We received a few questions on why we wanted to collect age, gender, and especially ethnicity data on the 2018 survey. The short answer is that these questions give us a little bit of a better view of who maker groups are serving.
Many of the spaces that responded indicated that they currently do not track this data very accurately. Therefore, the demographics data is from the members and leaders that responded and not a full representation of the community. Our hope is that in 2019 we can more fully represent the demographics in spaces with more responses across the communities nationally and within a space.
Let’s first take a look at the gender balance of makerspaces.
This shows us that women are a pretty significant minority in these spaces – less than 1/3 of makerspace members and leaders are not men. This isn’t all that surprising when you consider that in our culture, skilled trades and engineering are male-dominated. Additionally, perhaps women don’t have as much time to visit these spaces or they are less interested than their male counterparts in what makerspaces offer.
They might prefer doing other types of making than responses received or they may have the resources to do these things outside of a makerspace. They may just prefer to make on their own. They may not like the social aspects of makerspaces. They could be there but it could be they didn’t want to take our survey. We would have to do more research to truly understand the subject. Maybe even more focus on getting more breadth and coverage of responses across the full maker community in our 2019 Survey of Makerspaces. (And we hope that if it is your passion to do that research, we can help you with that.)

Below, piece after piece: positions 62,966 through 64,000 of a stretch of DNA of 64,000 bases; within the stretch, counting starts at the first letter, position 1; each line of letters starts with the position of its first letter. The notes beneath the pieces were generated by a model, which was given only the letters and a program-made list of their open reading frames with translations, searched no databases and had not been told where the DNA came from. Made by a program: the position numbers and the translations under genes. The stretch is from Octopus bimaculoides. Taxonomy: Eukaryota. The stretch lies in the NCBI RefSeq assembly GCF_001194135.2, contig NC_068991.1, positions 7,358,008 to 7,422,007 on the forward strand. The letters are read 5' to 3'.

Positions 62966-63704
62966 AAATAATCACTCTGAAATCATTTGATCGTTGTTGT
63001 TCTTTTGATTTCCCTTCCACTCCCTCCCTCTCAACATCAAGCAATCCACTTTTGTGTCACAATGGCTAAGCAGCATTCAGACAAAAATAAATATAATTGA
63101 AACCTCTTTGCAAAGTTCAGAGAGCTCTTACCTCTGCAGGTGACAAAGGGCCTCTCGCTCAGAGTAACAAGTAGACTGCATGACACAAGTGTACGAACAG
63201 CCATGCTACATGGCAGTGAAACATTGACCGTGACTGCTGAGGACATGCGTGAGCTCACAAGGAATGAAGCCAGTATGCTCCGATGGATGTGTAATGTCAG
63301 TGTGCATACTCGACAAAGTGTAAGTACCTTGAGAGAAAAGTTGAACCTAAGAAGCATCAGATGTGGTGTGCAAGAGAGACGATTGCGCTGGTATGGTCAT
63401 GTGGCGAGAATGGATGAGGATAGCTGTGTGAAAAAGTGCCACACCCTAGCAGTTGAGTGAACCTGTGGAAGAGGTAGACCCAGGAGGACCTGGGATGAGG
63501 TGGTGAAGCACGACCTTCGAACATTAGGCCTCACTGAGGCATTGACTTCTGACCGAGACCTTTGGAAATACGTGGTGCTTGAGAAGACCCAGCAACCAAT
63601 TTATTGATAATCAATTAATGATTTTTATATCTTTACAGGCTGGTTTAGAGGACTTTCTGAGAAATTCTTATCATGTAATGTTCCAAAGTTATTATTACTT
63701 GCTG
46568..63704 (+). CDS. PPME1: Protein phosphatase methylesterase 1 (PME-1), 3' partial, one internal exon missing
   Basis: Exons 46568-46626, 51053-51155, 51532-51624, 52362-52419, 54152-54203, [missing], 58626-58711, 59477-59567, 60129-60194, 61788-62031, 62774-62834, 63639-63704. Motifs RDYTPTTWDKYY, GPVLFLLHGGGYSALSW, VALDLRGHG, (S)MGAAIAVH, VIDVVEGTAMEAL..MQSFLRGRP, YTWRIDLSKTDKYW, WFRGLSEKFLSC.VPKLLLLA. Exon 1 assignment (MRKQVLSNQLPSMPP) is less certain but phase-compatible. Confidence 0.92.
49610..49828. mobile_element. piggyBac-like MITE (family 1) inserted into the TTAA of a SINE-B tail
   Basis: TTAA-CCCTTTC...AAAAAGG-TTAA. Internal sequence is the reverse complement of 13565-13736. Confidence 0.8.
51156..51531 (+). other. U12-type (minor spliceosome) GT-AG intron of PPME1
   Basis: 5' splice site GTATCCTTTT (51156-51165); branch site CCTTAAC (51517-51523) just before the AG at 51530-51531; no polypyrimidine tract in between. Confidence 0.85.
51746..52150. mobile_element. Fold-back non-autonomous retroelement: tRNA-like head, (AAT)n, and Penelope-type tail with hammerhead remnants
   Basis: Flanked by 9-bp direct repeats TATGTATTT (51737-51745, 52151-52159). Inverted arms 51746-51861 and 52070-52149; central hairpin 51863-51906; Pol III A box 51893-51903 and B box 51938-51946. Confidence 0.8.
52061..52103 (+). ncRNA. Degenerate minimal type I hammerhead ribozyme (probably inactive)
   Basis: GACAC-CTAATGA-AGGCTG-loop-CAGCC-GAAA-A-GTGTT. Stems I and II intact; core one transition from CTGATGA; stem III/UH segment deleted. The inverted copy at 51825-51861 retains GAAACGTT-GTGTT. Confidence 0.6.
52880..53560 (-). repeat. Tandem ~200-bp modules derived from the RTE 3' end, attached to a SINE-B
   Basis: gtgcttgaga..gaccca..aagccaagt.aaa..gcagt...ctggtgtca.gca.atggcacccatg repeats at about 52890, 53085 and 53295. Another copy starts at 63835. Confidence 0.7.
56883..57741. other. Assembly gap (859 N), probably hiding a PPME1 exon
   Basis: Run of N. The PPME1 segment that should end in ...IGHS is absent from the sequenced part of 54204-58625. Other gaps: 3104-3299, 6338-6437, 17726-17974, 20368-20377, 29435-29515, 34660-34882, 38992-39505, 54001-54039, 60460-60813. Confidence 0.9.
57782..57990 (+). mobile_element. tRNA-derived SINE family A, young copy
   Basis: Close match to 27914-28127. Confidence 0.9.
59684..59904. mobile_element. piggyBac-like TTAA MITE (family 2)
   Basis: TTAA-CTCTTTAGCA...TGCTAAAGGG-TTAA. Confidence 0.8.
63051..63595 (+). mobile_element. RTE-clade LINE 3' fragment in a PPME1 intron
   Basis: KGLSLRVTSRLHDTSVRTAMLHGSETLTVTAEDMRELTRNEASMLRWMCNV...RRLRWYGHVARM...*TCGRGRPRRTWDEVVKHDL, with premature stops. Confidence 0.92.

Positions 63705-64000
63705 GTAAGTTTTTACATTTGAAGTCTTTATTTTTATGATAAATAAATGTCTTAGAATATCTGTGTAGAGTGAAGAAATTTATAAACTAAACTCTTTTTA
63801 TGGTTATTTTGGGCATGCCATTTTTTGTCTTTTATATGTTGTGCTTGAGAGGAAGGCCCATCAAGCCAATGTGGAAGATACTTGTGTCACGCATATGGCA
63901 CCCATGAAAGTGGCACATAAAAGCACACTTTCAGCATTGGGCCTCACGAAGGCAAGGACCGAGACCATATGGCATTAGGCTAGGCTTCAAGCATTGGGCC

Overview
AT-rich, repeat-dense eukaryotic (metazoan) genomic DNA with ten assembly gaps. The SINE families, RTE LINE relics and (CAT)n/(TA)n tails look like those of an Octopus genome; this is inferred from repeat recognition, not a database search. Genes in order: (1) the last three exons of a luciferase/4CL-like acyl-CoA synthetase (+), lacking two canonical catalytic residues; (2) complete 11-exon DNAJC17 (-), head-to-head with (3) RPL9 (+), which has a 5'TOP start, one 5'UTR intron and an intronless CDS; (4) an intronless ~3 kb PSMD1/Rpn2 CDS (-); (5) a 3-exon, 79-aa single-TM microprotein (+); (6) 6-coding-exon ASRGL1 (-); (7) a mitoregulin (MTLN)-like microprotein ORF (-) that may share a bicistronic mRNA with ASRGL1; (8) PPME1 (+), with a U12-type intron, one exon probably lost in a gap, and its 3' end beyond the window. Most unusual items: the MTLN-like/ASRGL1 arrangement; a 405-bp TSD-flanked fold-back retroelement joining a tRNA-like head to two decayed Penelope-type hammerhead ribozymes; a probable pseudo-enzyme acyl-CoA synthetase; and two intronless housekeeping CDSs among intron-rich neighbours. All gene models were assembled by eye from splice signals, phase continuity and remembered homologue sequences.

Whatever the reason, it is important for makerspace leaders and members to foster a culture where individuals of all genders feel comfortable and welcomed.
Age and Gender.
Men who took our survey are more likely to be involved in a makerspace if they’re at ages 30-49. Women skewed slightly younger. It is encouraging that the age distribution of makerspaces spreads across all age ranges.
Now, let’s take a look at ethnicity.
Makerspace members and leaders that took our survey are overwhelmingly Caucasian.
As far as the survey goes, it is quite possible that in our first year we missed a lot of people. People who are non-native English speakers may have barriers to taking a survey that is admittedly a little long, complicated and not in their language. It matters to us to reach these individuals. Again, there are many reasons why we may not have reached minority individuals in these spaces. We are working on doing better to maximize our reach to all makers for 2019. Of course, it could also be that makerspaces are just not all that diverse.
Our goal is to see who makerspaces serve and to track this over time. If makerspaces aren’t actually all that diverse, knowing this can allow Nation of Makers to realize we need to prioritize finding ways to partner with organizations interested in providing opportunity to underserved groups.
What is interesting is that the inclusivity and diversity results from 2019 indicate that the survey respondents of all backgrounds felt that their spaces were overall very inclusive. (We are going to talk about that in a future article.)
That speaks very highly to the maker community and ethos.
Here is a PDF that contains the information in this article.